For an oil and gas company belonging to a very narrow stripe of the industry that’s well capitalized, long-term oriented and opportunistic, this might be a good time to make a deal.
Some industry experts predict 2015 may turn out to be a year of less drilling and more dealing, as low oil and natural gas prices force some companies out of the market and those remaining look to pick up the crumbs.
“There will be a lot of companies looking to get a deal for pennies on the dollar,” said Carl Larry, director of business development, oil and gas, at Frost & Sullivan in Houston, Texas.
Large firms that have the means and “wherewithal” to withstand this wave of low prices are best poised to take advantage of such opportunities.
“We know oil prices will go back up,” Mr. Larry said.
What’s not known is how long they’ll remain down before the eventual rebound.
The opportunities are plentiful, according to Mr. Larry, and “the best deals are going to happen for the large-cap and mid-cap sized companies.”
Mid-caps may look to merge and create “bigger and better companies,” he said, citing the recent announcement by Halliburton that it will fold in Baker Hughes, the Houston-based oilfield service company’s biggest domestic rival.
The nudge may be low oil and gas prices, but the impetus behind such consolidation is that it’s overdue, Mr. Larry said.
Domestic vulnerabilities may also open up the gates for foreign buyers who aren’t already invested in American oil and gas. This may be a particularly attractive option for Asian companies looking to secure a supply of fuel for export.
Mr. Larry said he’s got a few foreign companies on his schedule in the coming weeks interested in taking a chunk out of the U.S. oil and gas market during this weak period.
A recent, already public example is Spanish company Repsol SA’s pursuit of Canadian oil and gas operator Talisman Energy Inc. Repsol announced in December that it will buy Talisman for $8.3 billion.
Talisman revealed in a public filing on Jan. 21 that it has had trouble unloading its Marcellus mid-stream assets, among others, in the last year. “Throughout this period, the company encountered a challenging environment for attempting to dispose of long-dated and capital intensive assets,” the filing stated.
So is this really a good time to make a deal?
“It is, and it isn’t,” couched Marty Schardt, executive vice president of the American Association of Professional Landmen.
Mr. Schardt’s organization runs the annual North American Prospect Expo, a trade show that promises on-the-floor deal-making between those with oil and gas prospects and those with pocketbooks. Last week, the organization’s plan for its third annual Pittsburgh show was canceled, with Mr. Schardt blaming a low-commodity environment.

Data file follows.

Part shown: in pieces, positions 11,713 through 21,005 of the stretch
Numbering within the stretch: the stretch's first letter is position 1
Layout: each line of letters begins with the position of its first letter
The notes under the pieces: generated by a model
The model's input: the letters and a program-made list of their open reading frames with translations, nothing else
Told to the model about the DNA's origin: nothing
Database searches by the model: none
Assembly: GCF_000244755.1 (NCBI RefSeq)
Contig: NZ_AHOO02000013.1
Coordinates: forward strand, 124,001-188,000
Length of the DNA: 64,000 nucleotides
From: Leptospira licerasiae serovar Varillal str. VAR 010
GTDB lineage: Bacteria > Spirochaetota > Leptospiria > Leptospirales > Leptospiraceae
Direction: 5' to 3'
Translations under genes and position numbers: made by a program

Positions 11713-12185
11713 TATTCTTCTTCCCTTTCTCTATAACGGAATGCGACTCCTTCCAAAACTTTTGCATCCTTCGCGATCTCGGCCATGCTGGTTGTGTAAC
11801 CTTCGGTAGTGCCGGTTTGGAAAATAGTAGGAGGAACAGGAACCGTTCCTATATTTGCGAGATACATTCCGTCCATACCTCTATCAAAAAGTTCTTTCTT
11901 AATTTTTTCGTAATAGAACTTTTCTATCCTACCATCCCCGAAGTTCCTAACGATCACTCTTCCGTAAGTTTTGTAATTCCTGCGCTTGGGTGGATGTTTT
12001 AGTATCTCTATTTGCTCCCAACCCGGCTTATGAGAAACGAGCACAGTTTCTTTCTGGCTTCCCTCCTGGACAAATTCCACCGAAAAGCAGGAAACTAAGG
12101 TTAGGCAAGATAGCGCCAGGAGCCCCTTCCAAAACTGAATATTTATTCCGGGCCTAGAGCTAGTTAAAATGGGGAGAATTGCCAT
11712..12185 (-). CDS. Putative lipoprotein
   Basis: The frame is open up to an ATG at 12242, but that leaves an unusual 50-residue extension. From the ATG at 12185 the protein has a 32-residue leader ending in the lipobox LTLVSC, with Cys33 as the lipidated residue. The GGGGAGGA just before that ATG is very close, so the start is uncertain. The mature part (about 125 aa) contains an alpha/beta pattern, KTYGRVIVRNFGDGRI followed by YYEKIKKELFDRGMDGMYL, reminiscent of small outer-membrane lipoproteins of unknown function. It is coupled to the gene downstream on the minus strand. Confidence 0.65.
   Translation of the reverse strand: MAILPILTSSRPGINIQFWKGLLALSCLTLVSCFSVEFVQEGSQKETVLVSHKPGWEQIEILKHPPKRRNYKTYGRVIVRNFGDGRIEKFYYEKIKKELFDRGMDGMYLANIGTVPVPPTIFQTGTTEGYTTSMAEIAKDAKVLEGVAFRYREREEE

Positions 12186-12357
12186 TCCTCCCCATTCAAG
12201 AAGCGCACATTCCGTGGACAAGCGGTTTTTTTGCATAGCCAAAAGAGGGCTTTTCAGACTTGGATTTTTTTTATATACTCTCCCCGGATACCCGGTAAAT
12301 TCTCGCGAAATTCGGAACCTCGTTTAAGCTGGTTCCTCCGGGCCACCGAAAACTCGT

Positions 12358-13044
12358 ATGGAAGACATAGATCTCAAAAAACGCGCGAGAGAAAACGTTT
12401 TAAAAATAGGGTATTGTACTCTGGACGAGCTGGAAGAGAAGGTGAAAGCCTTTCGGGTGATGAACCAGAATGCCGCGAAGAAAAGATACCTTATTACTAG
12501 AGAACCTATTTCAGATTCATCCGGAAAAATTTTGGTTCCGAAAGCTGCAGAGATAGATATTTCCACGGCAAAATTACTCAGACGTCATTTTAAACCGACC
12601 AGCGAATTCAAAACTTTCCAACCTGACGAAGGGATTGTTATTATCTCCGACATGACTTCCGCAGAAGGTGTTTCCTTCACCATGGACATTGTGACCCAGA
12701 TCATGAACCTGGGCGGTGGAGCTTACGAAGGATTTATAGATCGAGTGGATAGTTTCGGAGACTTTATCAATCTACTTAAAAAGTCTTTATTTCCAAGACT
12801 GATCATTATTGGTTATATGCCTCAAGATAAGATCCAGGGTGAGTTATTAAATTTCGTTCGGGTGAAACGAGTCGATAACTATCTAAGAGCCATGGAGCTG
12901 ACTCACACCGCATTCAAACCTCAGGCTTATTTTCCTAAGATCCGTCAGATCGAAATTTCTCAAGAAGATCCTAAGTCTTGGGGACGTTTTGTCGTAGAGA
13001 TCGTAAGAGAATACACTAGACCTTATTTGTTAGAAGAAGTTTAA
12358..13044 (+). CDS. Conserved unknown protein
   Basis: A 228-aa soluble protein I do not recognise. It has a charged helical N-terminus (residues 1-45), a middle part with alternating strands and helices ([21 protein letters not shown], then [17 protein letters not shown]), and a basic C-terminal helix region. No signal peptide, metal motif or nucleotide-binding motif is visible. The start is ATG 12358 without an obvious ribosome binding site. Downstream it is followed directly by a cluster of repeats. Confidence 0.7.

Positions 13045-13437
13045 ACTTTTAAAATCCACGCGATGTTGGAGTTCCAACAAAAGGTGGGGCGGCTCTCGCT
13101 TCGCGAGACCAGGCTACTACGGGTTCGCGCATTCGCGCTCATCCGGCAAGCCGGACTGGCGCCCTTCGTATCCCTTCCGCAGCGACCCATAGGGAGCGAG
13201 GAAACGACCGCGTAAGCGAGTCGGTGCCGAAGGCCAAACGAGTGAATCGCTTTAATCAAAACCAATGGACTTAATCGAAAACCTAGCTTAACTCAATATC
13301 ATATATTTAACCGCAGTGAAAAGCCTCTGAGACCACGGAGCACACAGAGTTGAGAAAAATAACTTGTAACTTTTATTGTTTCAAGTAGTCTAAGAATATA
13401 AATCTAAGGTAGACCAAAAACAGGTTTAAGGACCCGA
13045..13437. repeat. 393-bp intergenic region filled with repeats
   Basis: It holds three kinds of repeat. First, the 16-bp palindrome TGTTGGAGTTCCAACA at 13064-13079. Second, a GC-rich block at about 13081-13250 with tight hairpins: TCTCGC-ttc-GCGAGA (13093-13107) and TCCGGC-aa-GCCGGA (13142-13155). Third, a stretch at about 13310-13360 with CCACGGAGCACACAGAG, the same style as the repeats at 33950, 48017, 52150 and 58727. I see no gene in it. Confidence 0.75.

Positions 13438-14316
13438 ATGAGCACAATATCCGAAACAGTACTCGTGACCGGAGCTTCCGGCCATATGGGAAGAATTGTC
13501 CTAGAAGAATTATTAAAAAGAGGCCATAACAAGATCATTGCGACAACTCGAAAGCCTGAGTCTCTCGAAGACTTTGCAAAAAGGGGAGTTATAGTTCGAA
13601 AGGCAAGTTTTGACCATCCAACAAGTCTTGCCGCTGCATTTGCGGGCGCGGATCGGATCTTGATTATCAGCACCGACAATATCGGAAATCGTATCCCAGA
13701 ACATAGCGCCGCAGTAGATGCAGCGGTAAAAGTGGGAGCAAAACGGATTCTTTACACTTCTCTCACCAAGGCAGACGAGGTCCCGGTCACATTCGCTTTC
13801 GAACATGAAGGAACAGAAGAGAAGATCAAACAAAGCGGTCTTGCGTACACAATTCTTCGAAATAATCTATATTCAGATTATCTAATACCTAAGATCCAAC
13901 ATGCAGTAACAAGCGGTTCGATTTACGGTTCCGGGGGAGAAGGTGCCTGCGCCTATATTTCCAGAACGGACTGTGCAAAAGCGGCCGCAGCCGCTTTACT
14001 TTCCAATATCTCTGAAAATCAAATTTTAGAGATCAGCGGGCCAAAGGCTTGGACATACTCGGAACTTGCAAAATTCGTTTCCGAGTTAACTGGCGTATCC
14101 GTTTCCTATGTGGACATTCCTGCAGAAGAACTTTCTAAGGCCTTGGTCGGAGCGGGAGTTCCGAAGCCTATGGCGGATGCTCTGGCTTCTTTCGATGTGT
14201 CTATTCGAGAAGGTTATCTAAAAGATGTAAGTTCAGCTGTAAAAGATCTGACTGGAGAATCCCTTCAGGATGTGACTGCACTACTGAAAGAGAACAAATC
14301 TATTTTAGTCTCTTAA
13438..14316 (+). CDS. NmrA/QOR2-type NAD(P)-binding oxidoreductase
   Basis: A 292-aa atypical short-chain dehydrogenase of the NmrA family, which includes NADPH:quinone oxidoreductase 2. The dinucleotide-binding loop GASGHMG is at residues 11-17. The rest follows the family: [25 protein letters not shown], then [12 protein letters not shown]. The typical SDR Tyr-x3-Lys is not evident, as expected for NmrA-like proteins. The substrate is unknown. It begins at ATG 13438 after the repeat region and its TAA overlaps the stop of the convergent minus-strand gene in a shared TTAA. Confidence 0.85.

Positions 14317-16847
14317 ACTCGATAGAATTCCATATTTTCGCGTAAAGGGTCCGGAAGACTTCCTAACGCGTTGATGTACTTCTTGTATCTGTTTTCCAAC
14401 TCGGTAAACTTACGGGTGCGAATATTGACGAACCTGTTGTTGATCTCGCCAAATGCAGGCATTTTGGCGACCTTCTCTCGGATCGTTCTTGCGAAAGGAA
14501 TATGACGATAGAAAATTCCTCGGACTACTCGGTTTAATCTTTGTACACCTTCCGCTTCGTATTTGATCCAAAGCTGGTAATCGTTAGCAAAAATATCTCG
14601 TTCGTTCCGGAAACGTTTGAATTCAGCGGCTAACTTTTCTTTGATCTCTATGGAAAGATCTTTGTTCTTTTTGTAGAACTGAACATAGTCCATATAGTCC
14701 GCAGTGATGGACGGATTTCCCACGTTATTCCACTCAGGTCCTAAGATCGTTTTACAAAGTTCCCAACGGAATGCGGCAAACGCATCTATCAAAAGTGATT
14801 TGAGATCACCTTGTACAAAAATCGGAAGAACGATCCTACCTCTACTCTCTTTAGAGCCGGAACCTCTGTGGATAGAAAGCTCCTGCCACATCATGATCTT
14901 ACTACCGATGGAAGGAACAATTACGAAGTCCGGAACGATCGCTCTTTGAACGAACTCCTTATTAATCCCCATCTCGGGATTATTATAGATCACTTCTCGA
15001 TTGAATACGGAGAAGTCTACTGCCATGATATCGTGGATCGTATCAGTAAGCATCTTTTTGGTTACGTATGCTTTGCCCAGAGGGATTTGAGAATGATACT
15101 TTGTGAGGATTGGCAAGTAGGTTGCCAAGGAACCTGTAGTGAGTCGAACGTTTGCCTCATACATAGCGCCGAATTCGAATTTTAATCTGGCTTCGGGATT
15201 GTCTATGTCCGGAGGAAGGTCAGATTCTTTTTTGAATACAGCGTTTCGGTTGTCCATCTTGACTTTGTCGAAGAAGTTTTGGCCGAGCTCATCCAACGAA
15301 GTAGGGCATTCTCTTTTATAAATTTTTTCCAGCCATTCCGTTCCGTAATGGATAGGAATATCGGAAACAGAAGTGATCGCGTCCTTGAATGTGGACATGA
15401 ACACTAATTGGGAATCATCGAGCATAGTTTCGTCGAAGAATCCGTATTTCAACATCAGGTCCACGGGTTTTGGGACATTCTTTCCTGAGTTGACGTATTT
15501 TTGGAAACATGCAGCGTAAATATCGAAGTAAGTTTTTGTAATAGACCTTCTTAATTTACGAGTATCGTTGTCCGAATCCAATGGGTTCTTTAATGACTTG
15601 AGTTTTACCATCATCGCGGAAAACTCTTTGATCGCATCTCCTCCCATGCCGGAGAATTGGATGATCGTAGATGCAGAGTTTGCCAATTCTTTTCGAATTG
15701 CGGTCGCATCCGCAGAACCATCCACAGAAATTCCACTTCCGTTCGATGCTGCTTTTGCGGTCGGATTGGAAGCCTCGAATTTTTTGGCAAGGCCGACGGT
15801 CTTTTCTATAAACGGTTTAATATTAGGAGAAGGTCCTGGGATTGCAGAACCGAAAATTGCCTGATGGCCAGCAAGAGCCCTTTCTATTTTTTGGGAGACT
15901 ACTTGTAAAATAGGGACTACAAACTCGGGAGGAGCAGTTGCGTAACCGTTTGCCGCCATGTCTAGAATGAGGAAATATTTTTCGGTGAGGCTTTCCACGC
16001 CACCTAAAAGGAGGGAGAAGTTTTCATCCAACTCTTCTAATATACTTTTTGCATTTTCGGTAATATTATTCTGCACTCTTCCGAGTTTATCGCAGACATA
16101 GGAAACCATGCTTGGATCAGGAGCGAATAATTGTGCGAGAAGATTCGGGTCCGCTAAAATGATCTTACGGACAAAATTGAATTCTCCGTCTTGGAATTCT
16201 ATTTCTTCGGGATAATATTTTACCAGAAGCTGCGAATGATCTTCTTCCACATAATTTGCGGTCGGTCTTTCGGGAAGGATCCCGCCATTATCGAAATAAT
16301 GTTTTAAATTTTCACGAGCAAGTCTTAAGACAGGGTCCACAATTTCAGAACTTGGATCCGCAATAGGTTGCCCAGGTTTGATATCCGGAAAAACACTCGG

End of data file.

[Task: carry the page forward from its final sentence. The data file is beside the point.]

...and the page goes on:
“A lot of these guys are really starting to watch their budgets. It was starting to be a real pressure cooker for them,” he said of the show’s expenses.
Nevertheless, NAPE hasn’t cancelled its big summit in Houston in February and Mr. Schardt expects that to be “as big as ever” this year.
“Money is always looking for a bargain,” he said. “I fully anticipate that there will be bargains on the floor in Houston, and those with money will be able to find some good opportunities for them.”
For small operators, hanging onto what they’ve got might be a better move. “It’s probably not a good time for them to unload their assets because valuations are down,” said Lou D’Amico, executive director of the Wexford-based Pennsylvania Independent Oil & Gas Association.
“That being said, there are a lot of the old guard producers, many of them because of pricing (may say), ‘Enough’s enough. I’m ready to retire. I’m not going to ride this out this time.'”
Mr. D’Amico sees the most merger-and-acquisition potential coming from small shale operators in the Marcellus — producers like WPX Energy which announced late last year it would exit the Marcellus and pursue more lucrative opportunities in its portfolio.
Tulsa-based WPX has already sold its northern Pennsylvania acreage and still is looking for a buyer for its holdings in Westmoreland County.
“Companies may say, I can do so much better in Texas or Oklahoma than in Pennsylvania,” Mr. D’Amico said. “We have problems with pipeline capacity and takeaway.” Because of the bottlenecks, Marcellus gas is trading at a disadvantage to the national benchmark, the Henry Hub, set in Louisiana.
The Marcellus is “not a good investment at this time,” he said, “but if you have a long-term view and you have a lot of money, it might make a little bit of sense.”
This article was written by Anya Litvak from Pittsburgh Post-Gazette and was legally licensed through the NewsCred publisher network.